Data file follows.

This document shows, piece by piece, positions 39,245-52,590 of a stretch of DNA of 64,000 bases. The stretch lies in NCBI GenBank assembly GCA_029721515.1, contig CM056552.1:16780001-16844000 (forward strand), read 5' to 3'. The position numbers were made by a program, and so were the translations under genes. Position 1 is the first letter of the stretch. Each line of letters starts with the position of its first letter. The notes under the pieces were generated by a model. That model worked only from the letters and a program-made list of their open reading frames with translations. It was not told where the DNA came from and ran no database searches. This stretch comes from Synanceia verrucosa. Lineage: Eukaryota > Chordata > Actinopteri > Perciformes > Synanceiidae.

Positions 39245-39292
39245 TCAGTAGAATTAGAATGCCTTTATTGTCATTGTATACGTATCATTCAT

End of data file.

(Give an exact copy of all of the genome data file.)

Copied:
This document shows, piece by piece, positions 39,245-52,590 of a stretch of DNA of 64,000 bases. The stretch lies in NCBI GenBank assembly GCA_029721515.1, contig CM056552.1:16780001-16844000 (forward strand), read 5' to 3'. The position numbers were made by a program, and so were the translations under genes. Position 1 is the first letter of the stretch. Each line of letters starts with the position of its first letter. The notes under the pieces were generated by a model. That model worked only from the letters and a program-made list of their open reading frames with translations. It was not told where the DNA came from and ran no database searches. This stretch comes from Synanceia verrucosa. Lineage: Eukaryota > Chordata > Actinopteri > Perciformes > Synanceiidae.

Positions 39245-39292
39245 TCAGTAGAATTAGAATGCCTTTATTGTCATTGTATACGTATCATTCAT